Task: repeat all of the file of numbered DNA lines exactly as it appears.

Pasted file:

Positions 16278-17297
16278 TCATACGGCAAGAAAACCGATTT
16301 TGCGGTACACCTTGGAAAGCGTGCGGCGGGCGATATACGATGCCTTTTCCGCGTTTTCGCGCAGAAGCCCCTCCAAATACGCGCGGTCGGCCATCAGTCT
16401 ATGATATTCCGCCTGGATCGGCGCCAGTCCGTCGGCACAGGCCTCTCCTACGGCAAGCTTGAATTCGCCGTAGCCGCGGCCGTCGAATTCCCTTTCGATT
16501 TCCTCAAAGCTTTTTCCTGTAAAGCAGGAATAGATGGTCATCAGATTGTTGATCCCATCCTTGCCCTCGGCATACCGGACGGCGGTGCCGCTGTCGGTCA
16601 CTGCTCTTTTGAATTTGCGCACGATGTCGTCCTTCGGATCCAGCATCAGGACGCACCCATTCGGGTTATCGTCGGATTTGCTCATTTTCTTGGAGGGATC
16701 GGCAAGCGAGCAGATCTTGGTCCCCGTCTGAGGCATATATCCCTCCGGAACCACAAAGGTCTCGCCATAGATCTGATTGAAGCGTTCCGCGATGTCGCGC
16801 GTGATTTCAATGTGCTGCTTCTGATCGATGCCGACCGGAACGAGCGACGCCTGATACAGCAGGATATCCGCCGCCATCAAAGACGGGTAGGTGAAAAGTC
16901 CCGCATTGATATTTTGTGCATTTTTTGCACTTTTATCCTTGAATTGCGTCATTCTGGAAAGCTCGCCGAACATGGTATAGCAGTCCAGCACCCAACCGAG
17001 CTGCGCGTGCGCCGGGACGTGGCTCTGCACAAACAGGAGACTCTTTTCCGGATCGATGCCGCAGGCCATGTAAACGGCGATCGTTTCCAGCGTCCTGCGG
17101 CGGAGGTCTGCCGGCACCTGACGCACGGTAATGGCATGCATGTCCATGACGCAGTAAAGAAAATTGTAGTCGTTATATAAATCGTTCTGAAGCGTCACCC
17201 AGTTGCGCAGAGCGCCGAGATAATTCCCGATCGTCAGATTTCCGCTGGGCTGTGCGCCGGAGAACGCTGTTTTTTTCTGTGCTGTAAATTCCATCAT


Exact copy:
Positions 16278-17297
16278 TCATACGGCAAGAAAACCGATTT
16301 TGCGGTACACCTTGGAAAGCGTGCGGCGGGCGATATACGATGCCTTTTCCGCGTTTTCGCGCAGAAGCCCCTCCAAATACGCGCGGTCGGCCATCAGTCT
16401 ATGATATTCCGCCTGGATCGGCGCCAGTCCGTCGGCACAGGCCTCTCCTACGGCAAGCTTGAATTCGCCGTAGCCGCGGCCGTCGAATTCCCTTTCGATT
16501 TCCTCAAAGCTTTTTCCTGTAAAGCAGGAATAGATGGTCATCAGATTGTTGATCCCATCCTTGCCCTCGGCATACCGGACGGCGGTGCCGCTGTCGGTCA
16601 CTGCTCTTTTGAATTTGCGCACGATGTCGTCCTTCGGATCCAGCATCAGGACGCACCCATTCGGGTTATCGTCGGATTTGCTCATTTTCTTGGAGGGATC
16701 GGCAAGCGAGCAGATCTTGGTCCCCGTCTGAGGCATATATCCCTCCGGAACCACAAAGGTCTCGCCATAGATCTGATTGAAGCGTTCCGCGATGTCGCGC
16801 GTGATTTCAATGTGCTGCTTCTGATCGATGCCGACCGGAACGAGCGACGCCTGATACAGCAGGATATCCGCCGCCATCAAAGACGGGTAGGTGAAAAGTC
16901 CCGCATTGATATTTTGTGCATTTTTTGCACTTTTATCCTTGAATTGCGTCATTCTGGAAAGCTCGCCGAACATGGTATAGCAGTCCAGCACCCAACCGAG
17001 CTGCGCGTGCGCCGGGACGTGGCTCTGCACAAACAGGAGACTCTTTTCCGGATCGATGCCGCAGGCCATGTAAACGGCGATCGTTTCCAGCGTCCTGCGG
17101 CGGAGGTCTGCCGGCACCTGACGCACGGTAATGGCATGCATGTCCATGACGCAGTAAAGAAAATTGTAGTCGTTATATAAATCGTTCTGAAGCGTCACCC
17201 AGTTGCGCAGAGCGCCGAGATAATTCCCGATCGTCAGATTTCCGCTGGGCTGTGCGCCGGAGAACGCTGTTTTTTTCTGTGCTGTAAATTCCATCAT